2 senators ask Judiciary chairman to delay nominee’s hearing
WASHINGTON (AP) — California’s two Democratic senators are asking the Republican chairman of the Senate Judiciary Committee to postpone a hearing on a Los Angeles lawyer nominated as a federal appeals court judge, saying the nominee hadn’t turned over his controversial writings for review.
Sens. Kamala Harris and Dianne Feinstein asked Judiciary Chairman Lindsey Graham not to move forward with a hearing Wednesday on Kenneth Lee’s nomination to the 9th U.S. Circuit Court of Appeals.
A spokeswoman for the committee said the hearing will proceed as scheduled.
Feinstein, the top Democrat on the Judiciary panel, said in a letter with Harris on Monday that Lee repeatedly failed to provide dozens of controversial writings, including on voting rights, race and civil rights.
The senators said Lee’s refusal to turn over the documents obstructs the Senate’s vetting process for judicial nominees and suggests he “may continue to hold extreme and controversial views” outside the judicial mainstream.
Lee’s lack of cooperation is “a breach of the committee’s standards and processes — it is not a partisan issue,” the senators wrote.
Among the controversial writings Lee failed to disclose is one titled “Ebonics at Cornell,” in which Lee defended students who translated Africana Studies course descriptions into Ebonics, a variation of English that includes slang and shortened words and is considered by some as racially offensive. For example, the students translated “History and Politics of Racism and Segregation” to “Dis Gotsa Do Wif Racism and Segregation in America and Souf Africa.”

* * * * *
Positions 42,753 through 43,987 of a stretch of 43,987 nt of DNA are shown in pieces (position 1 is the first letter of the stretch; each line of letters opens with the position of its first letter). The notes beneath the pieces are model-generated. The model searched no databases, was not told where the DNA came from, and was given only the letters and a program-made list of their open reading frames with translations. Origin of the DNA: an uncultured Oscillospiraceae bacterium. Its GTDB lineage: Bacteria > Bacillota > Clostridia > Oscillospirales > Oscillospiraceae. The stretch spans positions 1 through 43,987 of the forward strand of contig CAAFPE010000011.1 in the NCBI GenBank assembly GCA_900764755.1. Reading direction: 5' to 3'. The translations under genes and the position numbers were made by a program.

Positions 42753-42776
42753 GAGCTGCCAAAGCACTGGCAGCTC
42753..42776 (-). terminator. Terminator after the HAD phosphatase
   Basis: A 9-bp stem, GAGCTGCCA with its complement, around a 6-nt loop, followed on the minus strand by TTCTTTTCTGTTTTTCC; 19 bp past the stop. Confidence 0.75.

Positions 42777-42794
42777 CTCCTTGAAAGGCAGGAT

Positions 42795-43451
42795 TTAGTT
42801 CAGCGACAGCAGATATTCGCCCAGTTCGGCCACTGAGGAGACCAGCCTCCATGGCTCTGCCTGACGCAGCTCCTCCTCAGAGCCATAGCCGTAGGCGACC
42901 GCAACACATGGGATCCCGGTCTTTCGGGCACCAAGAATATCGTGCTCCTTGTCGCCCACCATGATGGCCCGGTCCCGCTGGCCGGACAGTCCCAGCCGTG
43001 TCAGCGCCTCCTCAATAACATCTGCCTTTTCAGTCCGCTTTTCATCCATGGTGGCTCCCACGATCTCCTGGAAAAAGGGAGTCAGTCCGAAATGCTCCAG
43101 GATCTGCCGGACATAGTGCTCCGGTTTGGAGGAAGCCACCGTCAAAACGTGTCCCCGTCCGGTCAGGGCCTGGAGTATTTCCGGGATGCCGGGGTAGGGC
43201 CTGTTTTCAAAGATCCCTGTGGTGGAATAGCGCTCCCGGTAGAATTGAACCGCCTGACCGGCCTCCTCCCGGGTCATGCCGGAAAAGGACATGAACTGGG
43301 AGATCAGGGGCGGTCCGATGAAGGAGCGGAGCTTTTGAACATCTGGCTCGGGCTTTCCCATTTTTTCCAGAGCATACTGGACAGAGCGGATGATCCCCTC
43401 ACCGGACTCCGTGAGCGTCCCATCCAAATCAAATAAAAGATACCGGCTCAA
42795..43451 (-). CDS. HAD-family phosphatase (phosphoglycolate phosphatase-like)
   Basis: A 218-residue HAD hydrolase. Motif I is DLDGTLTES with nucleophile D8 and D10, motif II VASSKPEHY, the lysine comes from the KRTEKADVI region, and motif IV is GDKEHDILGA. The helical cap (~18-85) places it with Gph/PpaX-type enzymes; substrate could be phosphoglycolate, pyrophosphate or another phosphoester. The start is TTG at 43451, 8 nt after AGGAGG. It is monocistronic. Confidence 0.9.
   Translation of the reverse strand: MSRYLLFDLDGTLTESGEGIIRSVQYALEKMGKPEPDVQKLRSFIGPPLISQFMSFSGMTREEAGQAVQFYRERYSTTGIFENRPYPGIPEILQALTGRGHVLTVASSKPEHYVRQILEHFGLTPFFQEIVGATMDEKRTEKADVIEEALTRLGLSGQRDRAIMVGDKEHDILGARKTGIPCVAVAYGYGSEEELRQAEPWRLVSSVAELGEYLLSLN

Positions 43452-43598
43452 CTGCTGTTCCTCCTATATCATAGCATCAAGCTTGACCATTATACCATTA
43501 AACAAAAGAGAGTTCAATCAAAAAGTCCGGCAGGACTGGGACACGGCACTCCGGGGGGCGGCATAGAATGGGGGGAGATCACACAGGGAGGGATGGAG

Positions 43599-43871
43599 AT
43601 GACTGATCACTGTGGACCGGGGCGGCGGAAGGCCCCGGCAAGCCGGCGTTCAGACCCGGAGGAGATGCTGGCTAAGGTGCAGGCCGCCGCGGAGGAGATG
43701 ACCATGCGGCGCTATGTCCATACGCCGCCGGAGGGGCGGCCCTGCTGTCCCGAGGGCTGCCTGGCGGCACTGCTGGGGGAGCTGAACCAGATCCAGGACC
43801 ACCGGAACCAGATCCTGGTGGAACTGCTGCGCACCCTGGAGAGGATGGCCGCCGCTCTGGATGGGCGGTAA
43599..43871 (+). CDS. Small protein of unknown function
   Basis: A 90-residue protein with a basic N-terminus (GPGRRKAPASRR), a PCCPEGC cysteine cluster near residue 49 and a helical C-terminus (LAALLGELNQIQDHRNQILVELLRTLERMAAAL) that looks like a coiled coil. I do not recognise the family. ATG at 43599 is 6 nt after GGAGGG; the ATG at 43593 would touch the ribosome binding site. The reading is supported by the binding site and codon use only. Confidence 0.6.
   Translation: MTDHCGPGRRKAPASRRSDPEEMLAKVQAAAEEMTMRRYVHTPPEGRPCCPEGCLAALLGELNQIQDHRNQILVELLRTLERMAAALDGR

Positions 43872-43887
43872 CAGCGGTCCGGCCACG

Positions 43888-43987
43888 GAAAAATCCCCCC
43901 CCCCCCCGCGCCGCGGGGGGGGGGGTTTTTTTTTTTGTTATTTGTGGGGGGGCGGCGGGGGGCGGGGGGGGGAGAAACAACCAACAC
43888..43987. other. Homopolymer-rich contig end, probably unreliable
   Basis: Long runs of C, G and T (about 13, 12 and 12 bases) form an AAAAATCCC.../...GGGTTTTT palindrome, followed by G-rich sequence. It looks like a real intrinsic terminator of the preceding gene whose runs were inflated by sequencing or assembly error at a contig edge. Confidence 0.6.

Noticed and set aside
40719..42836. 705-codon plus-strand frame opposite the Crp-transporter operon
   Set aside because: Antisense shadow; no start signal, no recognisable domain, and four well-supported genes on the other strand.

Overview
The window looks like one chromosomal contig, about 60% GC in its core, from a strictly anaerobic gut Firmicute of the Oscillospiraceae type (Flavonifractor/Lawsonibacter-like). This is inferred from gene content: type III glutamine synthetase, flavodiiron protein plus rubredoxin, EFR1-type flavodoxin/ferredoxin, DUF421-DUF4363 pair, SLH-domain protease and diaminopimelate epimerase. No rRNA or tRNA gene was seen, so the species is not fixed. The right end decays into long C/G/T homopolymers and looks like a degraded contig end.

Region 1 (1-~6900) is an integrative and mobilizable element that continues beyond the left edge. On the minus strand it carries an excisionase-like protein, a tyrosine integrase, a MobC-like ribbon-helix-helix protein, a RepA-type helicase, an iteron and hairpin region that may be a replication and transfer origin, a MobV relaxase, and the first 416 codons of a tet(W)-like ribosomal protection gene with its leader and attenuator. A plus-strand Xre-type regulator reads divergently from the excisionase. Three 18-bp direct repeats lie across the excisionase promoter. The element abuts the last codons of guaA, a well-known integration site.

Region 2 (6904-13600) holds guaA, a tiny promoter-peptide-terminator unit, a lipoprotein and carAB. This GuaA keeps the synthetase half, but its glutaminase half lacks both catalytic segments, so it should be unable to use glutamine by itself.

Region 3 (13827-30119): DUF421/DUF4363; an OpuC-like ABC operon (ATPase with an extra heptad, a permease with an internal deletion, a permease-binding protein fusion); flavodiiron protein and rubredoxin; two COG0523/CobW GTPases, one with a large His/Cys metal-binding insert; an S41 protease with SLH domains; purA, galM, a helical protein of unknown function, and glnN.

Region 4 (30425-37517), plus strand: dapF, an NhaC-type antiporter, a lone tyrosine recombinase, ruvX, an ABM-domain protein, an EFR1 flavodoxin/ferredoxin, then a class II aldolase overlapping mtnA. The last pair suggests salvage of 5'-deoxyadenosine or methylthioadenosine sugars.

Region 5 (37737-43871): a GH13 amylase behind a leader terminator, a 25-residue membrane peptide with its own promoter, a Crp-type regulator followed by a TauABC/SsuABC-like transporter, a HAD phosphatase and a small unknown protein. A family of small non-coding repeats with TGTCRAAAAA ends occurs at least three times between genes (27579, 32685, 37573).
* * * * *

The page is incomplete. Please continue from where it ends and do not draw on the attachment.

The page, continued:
In the article, Lee wrote: “If the Oakland School Board provides politically correct, feel-good nonsense to poor urban blacks, Cornell University does the same for middle-class and affluent blacks.”
In the past month, Lee submitted to the committee more than 75 articles that he failed to submit to in-state nominating commissions, the senators wrote.
“A nominee for a lifetime appointment to the federal bench must be forthcoming and demonstrate respect for the prerogatives of the United States. It is clear that Mr. Lee’s production of materials to the committee has not been “true and accurate,′ ” they added.
Harris and Feinstein did not sign off on Lee or two other White House nominees for open California seats on the 9th U.S. Circuit Court of Appeals, a breach of a longtime Senate custom that gives lawmakers a chance to weigh in on a judicial nominee from their home state by submitting a blue-colored form called the “blue slip.” A positive blue slip signals the Senate can move forward with the nomination process.
President Donald Trump and the GOP-controlled Senate have ignored the blue-slip tradition, most recently by approving Seattle attorney Eric Miller for a 9th Circuit seat despite opposition from his home-state senators, both Democrats.
The San Francisco-based 9th Circuit is the nation’s largest federal appeals court and hears cases from nine Western states. Republicans have accused the court of having a liberal slant and have moved to break it up — an effort supported by Trump.